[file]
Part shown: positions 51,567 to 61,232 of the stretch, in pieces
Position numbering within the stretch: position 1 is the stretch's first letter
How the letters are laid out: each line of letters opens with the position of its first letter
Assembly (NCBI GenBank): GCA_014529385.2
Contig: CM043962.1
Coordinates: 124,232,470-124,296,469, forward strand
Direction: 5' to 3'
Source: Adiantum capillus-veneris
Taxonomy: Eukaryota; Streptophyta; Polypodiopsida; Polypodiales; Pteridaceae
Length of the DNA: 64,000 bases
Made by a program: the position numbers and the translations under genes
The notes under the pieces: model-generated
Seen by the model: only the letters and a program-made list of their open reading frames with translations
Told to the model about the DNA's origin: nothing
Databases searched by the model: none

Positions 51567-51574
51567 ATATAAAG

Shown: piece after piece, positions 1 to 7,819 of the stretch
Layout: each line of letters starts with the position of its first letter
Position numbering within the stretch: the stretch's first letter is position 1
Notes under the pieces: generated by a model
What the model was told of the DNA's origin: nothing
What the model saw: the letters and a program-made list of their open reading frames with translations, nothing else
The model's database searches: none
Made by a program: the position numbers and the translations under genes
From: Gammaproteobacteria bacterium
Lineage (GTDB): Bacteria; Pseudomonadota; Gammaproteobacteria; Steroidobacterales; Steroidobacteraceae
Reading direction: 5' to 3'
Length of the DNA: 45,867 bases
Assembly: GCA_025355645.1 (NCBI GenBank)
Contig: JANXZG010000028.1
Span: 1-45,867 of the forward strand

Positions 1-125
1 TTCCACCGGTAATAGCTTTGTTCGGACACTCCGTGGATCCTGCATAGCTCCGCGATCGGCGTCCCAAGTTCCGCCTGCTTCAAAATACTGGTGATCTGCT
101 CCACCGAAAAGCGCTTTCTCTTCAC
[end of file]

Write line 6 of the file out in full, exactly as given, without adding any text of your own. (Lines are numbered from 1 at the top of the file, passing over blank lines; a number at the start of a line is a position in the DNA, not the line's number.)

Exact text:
Coordinates: 124,232,470-124,296,469, forward strand